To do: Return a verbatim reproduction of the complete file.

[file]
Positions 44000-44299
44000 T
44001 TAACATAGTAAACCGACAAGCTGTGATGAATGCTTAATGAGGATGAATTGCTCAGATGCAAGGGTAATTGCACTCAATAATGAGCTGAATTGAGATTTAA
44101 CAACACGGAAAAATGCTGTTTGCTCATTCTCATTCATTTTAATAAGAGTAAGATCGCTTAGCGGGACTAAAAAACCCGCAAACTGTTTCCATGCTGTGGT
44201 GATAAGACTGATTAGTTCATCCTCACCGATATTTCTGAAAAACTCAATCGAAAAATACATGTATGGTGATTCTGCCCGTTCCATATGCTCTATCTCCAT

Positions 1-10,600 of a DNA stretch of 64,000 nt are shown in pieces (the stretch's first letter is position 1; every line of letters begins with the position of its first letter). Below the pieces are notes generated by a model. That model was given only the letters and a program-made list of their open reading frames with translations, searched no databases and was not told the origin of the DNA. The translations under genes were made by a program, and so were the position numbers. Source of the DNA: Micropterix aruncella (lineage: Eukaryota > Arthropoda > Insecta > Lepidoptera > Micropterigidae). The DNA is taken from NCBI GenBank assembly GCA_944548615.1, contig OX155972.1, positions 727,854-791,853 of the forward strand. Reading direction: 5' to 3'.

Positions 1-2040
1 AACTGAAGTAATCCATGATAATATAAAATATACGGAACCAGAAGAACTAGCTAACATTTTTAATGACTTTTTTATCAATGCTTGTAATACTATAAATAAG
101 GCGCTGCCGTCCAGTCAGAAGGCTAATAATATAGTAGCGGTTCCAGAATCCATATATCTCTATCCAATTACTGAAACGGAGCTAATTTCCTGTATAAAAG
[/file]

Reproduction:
Positions 44000-44299
44000 T
44001 TAACATAGTAAACCGACAAGCTGTGATGAATGCTTAATGAGGATGAATTGCTCAGATGCAAGGGTAATTGCACTCAATAATGAGCTGAATTGAGATTTAA
44101 CAACACGGAAAAATGCTGTTTGCTCATTCTCATTCATTTTAATAAGAGTAAGATCGCTTAGCGGGACTAAAAAACCCGCAAACTGTTTCCATGCTGTGGT
44201 GATAAGACTGATTAGTTCATCCTCACCGATATTTCTGAAAAACTCAATCGAAAAATACATGTATGGTGATTCTGCCCGTTCCATATGCTCTATCTCCAT

Positions 1-10,600 of a DNA stretch of 64,000 nt are shown in pieces (the stretch's first letter is position 1; every line of letters begins with the position of its first letter). Below the pieces are notes generated by a model. That model was given only the letters and a program-made list of their open reading frames with translations, searched no databases and was not told the origin of the DNA. The translations under genes were made by a program, and so were the position numbers. Source of the DNA: Micropterix aruncella (lineage: Eukaryota > Arthropoda > Insecta > Lepidoptera > Micropterigidae). The DNA is taken from NCBI GenBank assembly GCA_944548615.1, contig OX155972.1, positions 727,854-791,853 of the forward strand. Reading direction: 5' to 3'.

Positions 1-2040
1 AACTGAAGTAATCCATGATAATATAAAATATACGGAACCAGAAGAACTAGCTAACATTTTTAATGACTTTTTTATCAATGCTTGTAATACTATAAATAAG
101 GCGCTGCCGTCCAGTCAGAAGGCTAATAATATAGTAGCGGTTCCAGAATCCATATATCTCTATCCAATTACTGAAACGGAGCTAATTTCCTGTATAAAAG